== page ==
Abhijeet blankly looks at the cell phone. For a moment he thinks of calling Mr. Bhattacharya – the Maharashtra Company in-charge. But only in the meeting last week, the Maharashtra team has presented ‘All clear, everything under control’ picture. Abhijeet sighs. His sudden interest in Mr. Kale the activist would raise eyebrows of the Management. He does not want any more accusing calls. He switches off the mobile.

Abhijeet feels like crying. He feels helpless, he feels lonely. Kale Sir was not very old, might be around 60. He was physically and mentally active. He was mentor to so many youngsters like Abhijeet and he was friend of tribal communities too. Abhijeet realizes that now when he reaches Pune, there would be no Kale Sir to meet, no more appreciation, no more advice, no more ideological discussion. He remembers Kale Sir’s politeness, his love, his concerns, the price he had paid for his values.

And yes, the promise! Abhijeet feels guilty when he remembers that discussion with Kale Sir. When did it happen? About five years ago. And Abhijeet has not met Kale Sir after that discussion. No doubt he is always busy, but for the first time Abhijeet realizes that he had purposely avoided Kale Sir for the last five years. He has hardly been in contact with his friend circle associated with Kale Sir. They invited Abhijeet for number of meetings and events, but Abhijeet never was free.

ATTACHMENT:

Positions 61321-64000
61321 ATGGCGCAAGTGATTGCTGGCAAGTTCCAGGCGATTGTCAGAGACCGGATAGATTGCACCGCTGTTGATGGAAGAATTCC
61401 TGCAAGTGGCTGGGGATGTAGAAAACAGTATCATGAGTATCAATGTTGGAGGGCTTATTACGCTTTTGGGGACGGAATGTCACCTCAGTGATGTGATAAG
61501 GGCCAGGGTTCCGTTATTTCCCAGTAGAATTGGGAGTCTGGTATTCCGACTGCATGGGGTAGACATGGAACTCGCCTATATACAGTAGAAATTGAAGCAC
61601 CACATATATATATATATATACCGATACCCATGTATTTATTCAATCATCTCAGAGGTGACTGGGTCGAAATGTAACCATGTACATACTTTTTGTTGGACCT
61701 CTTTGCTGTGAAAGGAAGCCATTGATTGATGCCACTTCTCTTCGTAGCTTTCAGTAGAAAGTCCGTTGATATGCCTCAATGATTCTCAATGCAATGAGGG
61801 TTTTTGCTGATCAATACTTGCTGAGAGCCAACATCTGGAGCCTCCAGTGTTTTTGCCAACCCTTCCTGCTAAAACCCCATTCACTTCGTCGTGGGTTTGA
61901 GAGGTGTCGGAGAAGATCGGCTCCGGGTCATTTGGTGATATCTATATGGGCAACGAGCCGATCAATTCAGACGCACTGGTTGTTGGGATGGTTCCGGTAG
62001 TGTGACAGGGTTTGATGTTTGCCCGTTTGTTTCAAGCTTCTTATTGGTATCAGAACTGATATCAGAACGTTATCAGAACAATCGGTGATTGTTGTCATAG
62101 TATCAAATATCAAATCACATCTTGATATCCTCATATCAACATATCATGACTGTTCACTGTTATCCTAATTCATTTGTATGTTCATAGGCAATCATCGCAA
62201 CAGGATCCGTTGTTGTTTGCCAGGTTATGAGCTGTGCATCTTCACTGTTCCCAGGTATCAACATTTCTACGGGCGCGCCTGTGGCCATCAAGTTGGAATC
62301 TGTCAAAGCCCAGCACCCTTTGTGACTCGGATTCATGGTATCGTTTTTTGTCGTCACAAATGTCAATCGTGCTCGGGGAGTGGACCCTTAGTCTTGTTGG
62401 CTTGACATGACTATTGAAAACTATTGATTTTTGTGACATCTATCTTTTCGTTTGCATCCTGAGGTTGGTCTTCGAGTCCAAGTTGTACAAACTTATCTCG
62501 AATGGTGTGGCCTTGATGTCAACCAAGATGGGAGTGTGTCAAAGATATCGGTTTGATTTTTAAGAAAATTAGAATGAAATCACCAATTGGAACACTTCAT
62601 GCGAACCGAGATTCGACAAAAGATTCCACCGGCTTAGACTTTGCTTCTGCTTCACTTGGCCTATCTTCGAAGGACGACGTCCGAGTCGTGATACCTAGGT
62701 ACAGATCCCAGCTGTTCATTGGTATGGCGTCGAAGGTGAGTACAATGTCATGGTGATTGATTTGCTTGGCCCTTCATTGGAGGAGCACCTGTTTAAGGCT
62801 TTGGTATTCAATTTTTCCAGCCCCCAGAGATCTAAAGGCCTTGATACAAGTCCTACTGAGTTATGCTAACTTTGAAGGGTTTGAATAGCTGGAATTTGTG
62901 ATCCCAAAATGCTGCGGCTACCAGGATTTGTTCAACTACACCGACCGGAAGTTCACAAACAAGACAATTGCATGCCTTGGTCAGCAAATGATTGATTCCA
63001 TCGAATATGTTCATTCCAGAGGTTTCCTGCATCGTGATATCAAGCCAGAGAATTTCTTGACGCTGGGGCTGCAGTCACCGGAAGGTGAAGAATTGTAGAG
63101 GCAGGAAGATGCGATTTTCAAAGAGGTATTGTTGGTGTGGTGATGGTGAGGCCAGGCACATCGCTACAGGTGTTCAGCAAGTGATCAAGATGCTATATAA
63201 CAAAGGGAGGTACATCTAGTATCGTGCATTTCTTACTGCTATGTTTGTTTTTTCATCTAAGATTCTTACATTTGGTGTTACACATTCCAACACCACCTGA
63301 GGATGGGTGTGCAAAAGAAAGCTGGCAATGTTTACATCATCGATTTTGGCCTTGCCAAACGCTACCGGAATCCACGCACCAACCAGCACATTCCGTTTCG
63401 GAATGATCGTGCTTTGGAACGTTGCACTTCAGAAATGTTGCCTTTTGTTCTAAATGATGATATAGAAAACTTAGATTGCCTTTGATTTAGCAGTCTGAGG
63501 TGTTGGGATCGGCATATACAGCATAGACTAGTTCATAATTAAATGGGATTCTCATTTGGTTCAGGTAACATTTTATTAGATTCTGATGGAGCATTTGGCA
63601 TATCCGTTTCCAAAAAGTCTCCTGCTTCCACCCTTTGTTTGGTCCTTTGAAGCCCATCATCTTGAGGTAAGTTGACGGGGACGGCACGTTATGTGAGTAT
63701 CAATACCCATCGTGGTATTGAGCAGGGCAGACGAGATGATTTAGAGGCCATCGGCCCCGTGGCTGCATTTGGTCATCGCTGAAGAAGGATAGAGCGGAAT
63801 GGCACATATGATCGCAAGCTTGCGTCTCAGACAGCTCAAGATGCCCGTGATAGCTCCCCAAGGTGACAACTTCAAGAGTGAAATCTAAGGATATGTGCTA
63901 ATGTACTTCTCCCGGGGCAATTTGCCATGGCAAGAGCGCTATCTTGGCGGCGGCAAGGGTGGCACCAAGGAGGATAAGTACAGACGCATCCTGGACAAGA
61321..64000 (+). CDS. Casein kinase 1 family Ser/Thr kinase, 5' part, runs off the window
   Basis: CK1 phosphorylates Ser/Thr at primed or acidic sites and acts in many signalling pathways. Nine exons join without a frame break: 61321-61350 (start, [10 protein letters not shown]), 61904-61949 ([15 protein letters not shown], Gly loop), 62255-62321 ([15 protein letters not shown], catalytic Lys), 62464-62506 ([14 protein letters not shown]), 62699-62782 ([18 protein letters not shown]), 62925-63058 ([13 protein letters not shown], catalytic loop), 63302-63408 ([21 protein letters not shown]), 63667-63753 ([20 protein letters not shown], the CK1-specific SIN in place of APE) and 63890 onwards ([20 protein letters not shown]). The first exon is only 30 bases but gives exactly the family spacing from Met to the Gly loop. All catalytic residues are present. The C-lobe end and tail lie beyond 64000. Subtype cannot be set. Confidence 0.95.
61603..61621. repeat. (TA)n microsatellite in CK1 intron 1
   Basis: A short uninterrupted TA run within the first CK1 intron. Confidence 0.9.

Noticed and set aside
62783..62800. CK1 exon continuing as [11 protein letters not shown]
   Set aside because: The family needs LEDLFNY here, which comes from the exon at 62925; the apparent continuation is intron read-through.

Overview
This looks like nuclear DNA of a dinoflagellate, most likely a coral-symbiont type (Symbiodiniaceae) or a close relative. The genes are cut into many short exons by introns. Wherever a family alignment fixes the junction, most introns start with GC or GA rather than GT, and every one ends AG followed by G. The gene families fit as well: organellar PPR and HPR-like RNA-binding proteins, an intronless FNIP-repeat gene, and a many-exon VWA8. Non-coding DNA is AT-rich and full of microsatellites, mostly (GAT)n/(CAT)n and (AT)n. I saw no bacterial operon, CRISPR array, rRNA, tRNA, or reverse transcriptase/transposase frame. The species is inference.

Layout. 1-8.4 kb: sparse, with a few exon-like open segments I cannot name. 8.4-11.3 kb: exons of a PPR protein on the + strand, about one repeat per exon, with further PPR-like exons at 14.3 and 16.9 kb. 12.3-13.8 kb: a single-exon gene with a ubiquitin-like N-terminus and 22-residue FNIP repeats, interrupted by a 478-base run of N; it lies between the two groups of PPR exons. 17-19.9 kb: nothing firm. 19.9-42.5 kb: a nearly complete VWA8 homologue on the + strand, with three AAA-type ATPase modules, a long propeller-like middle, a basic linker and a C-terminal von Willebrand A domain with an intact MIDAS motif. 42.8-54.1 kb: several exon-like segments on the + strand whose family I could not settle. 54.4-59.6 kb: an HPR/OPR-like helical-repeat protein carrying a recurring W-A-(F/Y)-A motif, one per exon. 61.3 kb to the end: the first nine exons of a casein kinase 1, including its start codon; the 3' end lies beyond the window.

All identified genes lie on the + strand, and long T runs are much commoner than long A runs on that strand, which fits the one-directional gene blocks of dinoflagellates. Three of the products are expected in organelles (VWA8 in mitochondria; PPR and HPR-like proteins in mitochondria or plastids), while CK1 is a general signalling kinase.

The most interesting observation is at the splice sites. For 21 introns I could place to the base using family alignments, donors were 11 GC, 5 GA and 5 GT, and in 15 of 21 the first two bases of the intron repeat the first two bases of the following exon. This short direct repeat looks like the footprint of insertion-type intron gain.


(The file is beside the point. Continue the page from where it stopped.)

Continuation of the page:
Abhijeet still remembers that Sunday. He was in the clouds after receiving the offer letter from the Mining Giant. He touched feet of Kale Sir and in a beaming voice told him, “Sir, Mission Accomplished.” Kale Sir smiled. However, when he heard the name of the Mining Company, his happiness vanished. He slowly walked back, sat in chair. In a moment he looked very weak, shattered to the core. Abhijeet wondered about the sudden change.

“Abhijeet you are intelligent. Now you are grown up, no more a boy, so you don’t need my advice,” Abhijeet was terrified with this statement of Kale Sir. Why was he not happy? If Kale Sir is not appreciating, does it mean that the choice was fundamentally wrong?